Thursday, February 7, 2008

When She Becomes A Bad Habit

When She Becomes a Bad Habit

And it wasn’t at first that it happened. In fact, it took a long time for the clouds to eventually drift over the small park, darkening in-between the lines, the picture-perfect image he had in his head for the afternoon’s spontaneity. The rain had to gradually fall on his new green blazer. He didn’t like how he looked in it. In fact, it was painfully obvious how uncomfortable he was sitting on that wooden bench, placed in the center of everything, in the honor of another rich bureaucrat, somebody who was nothing like him. There would never be a restless stationary object dedicated to his elaborate list of failures anywhere.

The first few drops didn’t feel like anything other than coincidental bad timing, nor did the slow drone of his watch ticking from second to second. However, as the diminishing mood set in, the rigorous realization that the wait was undeniably longer than he had expected, and even more so, he decided that for the first time in his life, there wasn’t any legitimate reason for him to continually subject himself to such reliable disappointment, and as he slowly grabbed his rain jacket and stood up, he left the already withered rose bought from the green bucket in the local drugstore across the street, on the bench, to gradually get drenched and slowly deteriorate back into the earth.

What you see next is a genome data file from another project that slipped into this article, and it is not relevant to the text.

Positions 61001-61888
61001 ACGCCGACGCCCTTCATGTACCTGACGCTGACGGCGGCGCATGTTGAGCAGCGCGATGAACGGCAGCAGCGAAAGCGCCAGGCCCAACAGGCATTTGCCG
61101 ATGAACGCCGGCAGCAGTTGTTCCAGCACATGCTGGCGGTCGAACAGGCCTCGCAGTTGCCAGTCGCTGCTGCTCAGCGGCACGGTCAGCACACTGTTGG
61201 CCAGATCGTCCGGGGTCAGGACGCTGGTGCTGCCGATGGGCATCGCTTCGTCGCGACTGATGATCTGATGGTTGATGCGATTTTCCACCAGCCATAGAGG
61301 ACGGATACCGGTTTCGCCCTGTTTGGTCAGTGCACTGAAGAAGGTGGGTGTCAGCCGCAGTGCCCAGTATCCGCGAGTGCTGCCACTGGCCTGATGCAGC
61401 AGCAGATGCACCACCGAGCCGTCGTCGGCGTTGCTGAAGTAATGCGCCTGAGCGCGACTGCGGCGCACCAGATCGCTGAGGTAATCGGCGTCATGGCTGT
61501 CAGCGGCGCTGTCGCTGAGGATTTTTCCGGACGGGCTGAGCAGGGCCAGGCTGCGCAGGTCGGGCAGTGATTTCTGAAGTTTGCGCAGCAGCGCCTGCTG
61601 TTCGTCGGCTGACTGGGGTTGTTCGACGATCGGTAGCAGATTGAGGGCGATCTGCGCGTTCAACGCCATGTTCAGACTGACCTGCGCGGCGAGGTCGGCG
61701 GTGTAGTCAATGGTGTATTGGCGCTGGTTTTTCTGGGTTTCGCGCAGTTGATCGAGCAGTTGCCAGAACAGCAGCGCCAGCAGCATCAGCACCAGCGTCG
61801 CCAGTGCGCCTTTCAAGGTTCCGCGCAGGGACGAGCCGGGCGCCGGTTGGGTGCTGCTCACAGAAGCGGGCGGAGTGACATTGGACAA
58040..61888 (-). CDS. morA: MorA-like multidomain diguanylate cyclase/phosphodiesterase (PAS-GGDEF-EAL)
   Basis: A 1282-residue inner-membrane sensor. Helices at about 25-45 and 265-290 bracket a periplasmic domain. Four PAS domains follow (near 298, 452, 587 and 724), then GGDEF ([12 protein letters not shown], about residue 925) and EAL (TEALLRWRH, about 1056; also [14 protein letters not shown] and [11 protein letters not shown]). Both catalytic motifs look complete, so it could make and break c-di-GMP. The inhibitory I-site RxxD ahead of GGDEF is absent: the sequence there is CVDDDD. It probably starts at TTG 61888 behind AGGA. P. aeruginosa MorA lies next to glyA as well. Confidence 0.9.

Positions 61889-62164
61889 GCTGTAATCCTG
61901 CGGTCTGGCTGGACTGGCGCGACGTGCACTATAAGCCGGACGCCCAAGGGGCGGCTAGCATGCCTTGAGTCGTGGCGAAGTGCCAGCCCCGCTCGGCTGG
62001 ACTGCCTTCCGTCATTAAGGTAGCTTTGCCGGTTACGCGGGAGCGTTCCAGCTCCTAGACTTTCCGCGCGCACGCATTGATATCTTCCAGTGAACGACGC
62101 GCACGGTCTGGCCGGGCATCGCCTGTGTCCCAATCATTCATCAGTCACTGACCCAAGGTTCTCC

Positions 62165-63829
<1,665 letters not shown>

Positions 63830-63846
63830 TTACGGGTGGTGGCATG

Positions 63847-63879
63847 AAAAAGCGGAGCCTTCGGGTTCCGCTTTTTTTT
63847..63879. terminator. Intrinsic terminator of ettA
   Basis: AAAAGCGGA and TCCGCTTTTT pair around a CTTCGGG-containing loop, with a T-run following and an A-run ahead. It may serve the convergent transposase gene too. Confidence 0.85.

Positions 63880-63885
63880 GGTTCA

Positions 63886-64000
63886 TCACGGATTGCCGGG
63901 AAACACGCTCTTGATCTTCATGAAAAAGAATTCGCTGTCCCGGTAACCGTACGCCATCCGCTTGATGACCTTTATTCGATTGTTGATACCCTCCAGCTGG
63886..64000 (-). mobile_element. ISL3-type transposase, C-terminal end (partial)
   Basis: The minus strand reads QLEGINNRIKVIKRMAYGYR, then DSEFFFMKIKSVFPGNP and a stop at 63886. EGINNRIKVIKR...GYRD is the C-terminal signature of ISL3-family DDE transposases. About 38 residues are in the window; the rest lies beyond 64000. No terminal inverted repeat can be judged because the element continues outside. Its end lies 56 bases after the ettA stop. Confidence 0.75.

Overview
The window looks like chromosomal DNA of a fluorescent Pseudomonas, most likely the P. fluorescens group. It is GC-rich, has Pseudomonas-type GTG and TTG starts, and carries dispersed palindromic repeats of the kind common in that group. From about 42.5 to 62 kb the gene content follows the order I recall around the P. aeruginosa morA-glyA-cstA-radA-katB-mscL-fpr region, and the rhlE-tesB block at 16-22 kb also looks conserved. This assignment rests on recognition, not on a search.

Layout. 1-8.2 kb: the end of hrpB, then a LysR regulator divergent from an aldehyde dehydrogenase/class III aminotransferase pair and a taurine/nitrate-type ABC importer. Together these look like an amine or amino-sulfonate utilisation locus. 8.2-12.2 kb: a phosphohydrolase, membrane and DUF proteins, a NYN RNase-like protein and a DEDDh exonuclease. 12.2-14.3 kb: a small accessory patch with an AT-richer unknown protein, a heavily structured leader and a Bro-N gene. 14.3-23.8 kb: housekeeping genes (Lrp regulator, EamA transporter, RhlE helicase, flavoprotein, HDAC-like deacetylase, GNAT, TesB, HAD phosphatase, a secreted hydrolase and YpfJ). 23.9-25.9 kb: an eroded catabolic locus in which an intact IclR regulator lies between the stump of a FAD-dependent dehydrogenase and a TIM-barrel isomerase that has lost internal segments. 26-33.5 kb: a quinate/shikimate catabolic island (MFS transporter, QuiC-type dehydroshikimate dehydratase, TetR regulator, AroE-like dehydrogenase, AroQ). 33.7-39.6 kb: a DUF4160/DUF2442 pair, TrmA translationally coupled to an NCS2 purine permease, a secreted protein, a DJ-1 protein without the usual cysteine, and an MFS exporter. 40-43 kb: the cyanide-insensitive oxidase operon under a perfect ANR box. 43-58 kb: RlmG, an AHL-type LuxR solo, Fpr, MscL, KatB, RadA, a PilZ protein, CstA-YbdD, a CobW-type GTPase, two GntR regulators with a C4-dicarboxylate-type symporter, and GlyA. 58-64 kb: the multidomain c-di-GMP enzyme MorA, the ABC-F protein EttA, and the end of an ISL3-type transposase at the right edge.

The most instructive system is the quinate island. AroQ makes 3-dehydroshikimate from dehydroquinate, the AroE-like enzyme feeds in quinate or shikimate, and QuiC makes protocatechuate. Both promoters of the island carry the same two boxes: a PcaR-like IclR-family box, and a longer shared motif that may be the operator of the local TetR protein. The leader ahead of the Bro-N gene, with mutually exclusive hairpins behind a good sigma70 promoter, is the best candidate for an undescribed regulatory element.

It would serve as a subtle reminder to all the cold and wet passers-by, that there was once something so important to wait for, even if the wait was longer than expected. The walk home was fresh, despite the subsequent influenza. He was free from all the variables that had once weighed him down like chains at the bottom of the ocean. Even the warmth of his apartment didn’t necessarily level his head more so than the rain had at the instant of it’s slow decent.

His muddy shoes dried by the heater as his jacket dripped on the rusted metal hook by the door. The small red light blinked on his answering machine, like his watch and thoughts before it, each timed moment with or without red light seeming to tear away at all he once knew and thought he was in love with, and as he heard her seemingly apologetic voice through the crisp drone of the receiver, he saw only one plausible solution to such a half-hearted attempt at an excuse. The delete button was slowly pressed.

“All messages erased” the robotic voice chimed in. He sighed, what for the first time in his life, couldn’t be anything other than the soft comfort of potential relief. He was over her.

(P.S. potentially use this for 709 Comp if plausible)